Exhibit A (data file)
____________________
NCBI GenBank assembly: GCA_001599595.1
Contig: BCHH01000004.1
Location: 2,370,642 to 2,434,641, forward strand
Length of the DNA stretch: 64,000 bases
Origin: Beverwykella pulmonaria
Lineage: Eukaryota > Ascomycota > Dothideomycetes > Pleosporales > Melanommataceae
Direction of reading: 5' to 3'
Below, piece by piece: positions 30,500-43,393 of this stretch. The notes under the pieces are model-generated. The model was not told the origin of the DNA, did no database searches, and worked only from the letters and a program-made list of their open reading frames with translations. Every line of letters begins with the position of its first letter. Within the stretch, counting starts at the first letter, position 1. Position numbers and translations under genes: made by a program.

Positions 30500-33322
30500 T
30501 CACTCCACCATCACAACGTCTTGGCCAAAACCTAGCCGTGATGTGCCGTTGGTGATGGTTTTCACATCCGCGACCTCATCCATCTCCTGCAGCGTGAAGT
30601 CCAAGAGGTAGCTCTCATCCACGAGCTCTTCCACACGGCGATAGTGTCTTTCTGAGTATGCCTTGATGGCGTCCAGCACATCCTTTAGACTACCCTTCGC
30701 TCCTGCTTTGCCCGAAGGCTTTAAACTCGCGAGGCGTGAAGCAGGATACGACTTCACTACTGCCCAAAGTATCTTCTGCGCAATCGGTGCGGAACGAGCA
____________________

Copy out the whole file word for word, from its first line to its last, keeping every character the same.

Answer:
NCBI GenBank assembly: GCA_001599595.1
Contig: BCHH01000004.1
Location: 2,370,642 to 2,434,641, forward strand
Length of the DNA stretch: 64,000 bases
Origin: Beverwykella pulmonaria
Lineage: Eukaryota > Ascomycota > Dothideomycetes > Pleosporales > Melanommataceae
Direction of reading: 5' to 3'
Below, piece by piece: positions 30,500-43,393 of this stretch. The notes under the pieces are model-generated. The model was not told the origin of the DNA, did no database searches, and worked only from the letters and a program-made list of their open reading frames with translations. Every line of letters begins with the position of its first letter. Within the stretch, counting starts at the first letter, position 1. Position numbers and translations under genes: made by a program.

Positions 30500-33322
30500 T
30501 CACTCCACCATCACAACGTCTTGGCCAAAACCTAGCCGTGATGTGCCGTTGGTGATGGTTTTCACATCCGCGACCTCATCCATCTCCTGCAGCGTGAAGT
30601 CCAAGAGGTAGCTCTCATCCACGAGCTCTTCCACACGGCGATAGTGTCTTTCTGAGTATGCCTTGATGGCGTCCAGCACATCCTTTAGACTACCCTTCGC
30701 TCCTGCTTTGCCCGAAGGCTTTAAACTCGCGAGGCGTGAAGCAGGATACGACTTCACTACTGCCCAAAGTATCTTCTGCGCAATCGGTGCGGAACGAGCA